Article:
It was pleasing to see the Hawke’s Bay Regional Planning Committee Bill (RPC) pass through the committee stages in Parliament recently. For me it goes some way towards redressing the balance between the Treaty of Waitangi partners locally. Not all the way mind you, just some of the way.
What the RPC Bill does is formalise a currently informal arrangement. The Hawke’s Bay Regional Council’s planning committee already operates in a similar manner to RPC. Essentially Maori & HBRC have equal numbers on the RPC.
This committee makes recommendations to the full council on RMA planning issues. For example changes to the Regional Resource Management Plan. It’s powers are limited to making recommendations. At the same time HBRC can only accept or decline any recommendations. It cannot amend them. To my mind this strikes a reasonable balance, although some would argue otherwise. They say that politics is the art of compromise. So what has been compromised?
Supporters of the status-quo argue that having unelected members on the RPC is undemocratic. They also argue that it is racist. I would argue that firstly, RPC can only make recommendations to an elected council. I liken it to how my wife and I make decisions. As much as want to I can’t wake up tomorrow and say ‘I’m off to the world cup no matter what the cost’. Believe me, ‘don’t come back then’ would be the likely response. If I wanted to go to the world cup there would have to be lot of negotiation in our house before hand and I certainly wouldn’t present a decision to my wife fait accompli. I’d be a dead man if I did. So why shouldn’t negotiations with our Treaty partners proceed in a similar manner? The PRC means they have to on planning issues.
As for the argument about RPC being racist I think this is just an expression of fear. People are generally afraid of change. When they see that things are changing, especially when they think power is being diluted, then the same old clichés come out. I think this fear is based on a lack of understanding. We are only talking about recommendations on planning issues. I’m a pakeha. As far as I can tell what Maori bring to the table is positive. Not only do they have a spiritual connection to the land, air, and water they also understand the concept of commons. I for one welcome those who place these values higher than the need for economic exploitation.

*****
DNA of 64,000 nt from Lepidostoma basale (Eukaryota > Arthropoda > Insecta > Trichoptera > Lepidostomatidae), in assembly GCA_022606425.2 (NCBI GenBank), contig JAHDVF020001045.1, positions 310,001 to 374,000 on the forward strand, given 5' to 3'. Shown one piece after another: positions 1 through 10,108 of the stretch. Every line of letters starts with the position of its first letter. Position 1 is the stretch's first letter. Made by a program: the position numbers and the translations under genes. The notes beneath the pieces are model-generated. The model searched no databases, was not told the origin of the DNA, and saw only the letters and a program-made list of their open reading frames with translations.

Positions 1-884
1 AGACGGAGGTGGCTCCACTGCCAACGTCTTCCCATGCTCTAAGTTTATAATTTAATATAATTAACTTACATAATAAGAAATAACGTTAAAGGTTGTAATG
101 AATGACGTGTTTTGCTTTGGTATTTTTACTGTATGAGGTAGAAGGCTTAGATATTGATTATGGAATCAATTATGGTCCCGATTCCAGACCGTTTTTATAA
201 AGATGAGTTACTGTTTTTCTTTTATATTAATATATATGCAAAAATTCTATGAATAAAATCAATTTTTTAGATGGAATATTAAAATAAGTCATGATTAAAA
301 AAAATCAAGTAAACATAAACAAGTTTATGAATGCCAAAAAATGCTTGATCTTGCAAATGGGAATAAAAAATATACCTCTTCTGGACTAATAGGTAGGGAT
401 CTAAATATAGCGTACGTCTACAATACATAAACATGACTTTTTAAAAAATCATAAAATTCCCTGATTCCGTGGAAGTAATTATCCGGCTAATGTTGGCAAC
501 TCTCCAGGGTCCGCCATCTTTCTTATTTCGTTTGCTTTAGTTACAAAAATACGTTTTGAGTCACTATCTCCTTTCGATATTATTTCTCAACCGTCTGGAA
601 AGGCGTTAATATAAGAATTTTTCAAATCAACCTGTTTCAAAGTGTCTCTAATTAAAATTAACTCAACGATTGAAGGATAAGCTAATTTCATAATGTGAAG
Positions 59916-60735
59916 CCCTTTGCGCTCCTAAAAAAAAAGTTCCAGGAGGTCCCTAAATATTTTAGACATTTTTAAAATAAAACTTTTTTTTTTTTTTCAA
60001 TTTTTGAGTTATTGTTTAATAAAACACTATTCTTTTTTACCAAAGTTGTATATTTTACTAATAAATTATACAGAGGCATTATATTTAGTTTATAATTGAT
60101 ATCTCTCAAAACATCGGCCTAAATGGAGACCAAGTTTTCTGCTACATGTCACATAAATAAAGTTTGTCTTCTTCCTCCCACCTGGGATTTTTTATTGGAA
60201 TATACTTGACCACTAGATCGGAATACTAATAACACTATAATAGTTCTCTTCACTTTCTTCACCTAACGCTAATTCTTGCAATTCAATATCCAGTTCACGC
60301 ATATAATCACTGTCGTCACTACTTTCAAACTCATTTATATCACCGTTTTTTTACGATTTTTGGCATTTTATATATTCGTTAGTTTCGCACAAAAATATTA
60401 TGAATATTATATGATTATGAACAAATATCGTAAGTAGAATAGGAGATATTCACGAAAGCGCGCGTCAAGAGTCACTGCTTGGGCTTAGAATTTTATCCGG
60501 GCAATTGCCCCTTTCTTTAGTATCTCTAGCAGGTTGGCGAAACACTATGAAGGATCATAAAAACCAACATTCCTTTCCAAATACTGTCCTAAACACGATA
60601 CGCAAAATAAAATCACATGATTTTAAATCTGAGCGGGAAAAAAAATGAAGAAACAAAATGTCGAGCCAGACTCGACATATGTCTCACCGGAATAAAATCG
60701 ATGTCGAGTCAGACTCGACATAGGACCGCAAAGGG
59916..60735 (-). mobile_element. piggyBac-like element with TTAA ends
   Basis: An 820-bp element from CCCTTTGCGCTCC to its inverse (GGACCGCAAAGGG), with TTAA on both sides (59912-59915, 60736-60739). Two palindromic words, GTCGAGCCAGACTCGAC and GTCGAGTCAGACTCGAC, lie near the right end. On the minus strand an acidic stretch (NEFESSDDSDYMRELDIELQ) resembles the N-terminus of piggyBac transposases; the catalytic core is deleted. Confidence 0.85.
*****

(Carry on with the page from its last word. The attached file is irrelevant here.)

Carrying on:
This is not to say that Maori will be against economic activity. Not at all. From what I understand they want jobs just as much as anyone else. It’s just that their solutions require our natural resources to be looked at in a different manner than what they are at present. After all, it’s not as if HBRC have been exemplary managers of our environment.
The other side of the coin is the argument that the powers given to RPC do not go far enough. Fair enough. I think the RPC should also have some authority over the granting of resource consents under our current plans. Not just in the amendment or creation of plans. In other words would something like the right of veto been a step too far?
We can either have revolution or transition. I think that the RPC in it’s proposed form is merely another step in the transition to full partnership. It gives people the opportunity to get over their fears. It brings them to the inevitable conclusion that with changing demographics Maori are going to have far more influence in future regardless. Therefore I would argue that at this point the right of veto could be a step too far.
Another important point to consider about the RPC is that it grants resources to Maori to allow research to done to back up any arguments they wish to propose. This is hugely important because there is an imbalance in power when one party, HBRC, is able to tap the deep well of ratepayers money to support a particular point of view. It is my belief that the process around Plan Change 5, Plan Change 6, and RWSS would not have dragged on for so long, nor have cost the ratepayers so dearly, if the RPC had been in place at the start of these processes. Funding the RPC satisfactorily will be a cost saving in the long run given that there are likely to be another 3 or 4 catchment type Plan Changes to come.
So I look forward to the third reading of the Hawke’s Bay Regional Planning Committee Bill. Not with a sense of fear, but with a sense that we are looking at the way of the future and that that future is good.
Published 25 July 15